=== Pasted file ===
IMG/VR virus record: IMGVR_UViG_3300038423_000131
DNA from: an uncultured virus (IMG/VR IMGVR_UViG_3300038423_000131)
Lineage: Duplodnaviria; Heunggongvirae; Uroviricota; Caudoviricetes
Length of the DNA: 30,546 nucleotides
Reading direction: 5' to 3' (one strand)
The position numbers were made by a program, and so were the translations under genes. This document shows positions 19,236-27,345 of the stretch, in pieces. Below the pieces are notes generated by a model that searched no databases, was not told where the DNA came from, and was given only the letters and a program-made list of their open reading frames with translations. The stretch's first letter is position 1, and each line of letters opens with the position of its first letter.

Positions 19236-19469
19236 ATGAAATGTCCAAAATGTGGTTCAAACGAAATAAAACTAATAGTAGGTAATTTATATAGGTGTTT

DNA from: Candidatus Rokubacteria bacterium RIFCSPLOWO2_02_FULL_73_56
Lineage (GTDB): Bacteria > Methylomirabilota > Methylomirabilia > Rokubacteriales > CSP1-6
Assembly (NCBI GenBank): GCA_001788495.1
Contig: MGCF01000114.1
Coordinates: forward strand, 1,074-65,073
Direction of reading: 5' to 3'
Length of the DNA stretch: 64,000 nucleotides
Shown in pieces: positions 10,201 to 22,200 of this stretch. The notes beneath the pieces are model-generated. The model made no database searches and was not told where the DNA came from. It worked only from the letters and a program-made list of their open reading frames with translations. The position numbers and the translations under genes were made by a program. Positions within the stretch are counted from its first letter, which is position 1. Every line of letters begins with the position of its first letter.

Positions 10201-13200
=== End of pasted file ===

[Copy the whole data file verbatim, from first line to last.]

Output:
IMG/VR virus record: IMGVR_UViG_3300038423_000131
DNA from: an uncultured virus (IMG/VR IMGVR_UViG_3300038423_000131)
Lineage: Duplodnaviria; Heunggongvirae; Uroviricota; Caudoviricetes
Length of the DNA: 30,546 nucleotides
Reading direction: 5' to 3' (one strand)
The position numbers were made by a program, and so were the translations under genes. This document shows positions 19,236-27,345 of the stretch, in pieces. Below the pieces are notes generated by a model that searched no databases, was not told where the DNA came from, and was given only the letters and a program-made list of their open reading frames with translations. The stretch's first letter is position 1, and each line of letters opens with the position of its first letter.

Positions 19236-19469
19236 ATGAAATGTCCAAAATGTGGTTCAAACGAAATAAAACTAATAGTAGGTAATTTATATAGGTGTTT

DNA from: Candidatus Rokubacteria bacterium RIFCSPLOWO2_02_FULL_73_56
Lineage (GTDB): Bacteria > Methylomirabilota > Methylomirabilia > Rokubacteriales > CSP1-6
Assembly (NCBI GenBank): GCA_001788495.1
Contig: MGCF01000114.1
Coordinates: forward strand, 1,074-65,073
Direction of reading: 5' to 3'
Length of the DNA stretch: 64,000 nucleotides
Shown in pieces: positions 10,201 to 22,200 of this stretch. The notes beneath the pieces are model-generated. The model made no database searches and was not told where the DNA came from. It worked only from the letters and a program-made list of their open reading frames with translations. The position numbers and the translations under genes were made by a program. Positions within the stretch are counted from its first letter, which is position 1. Every line of letters begins with the position of its first letter.

Positions 10201-13200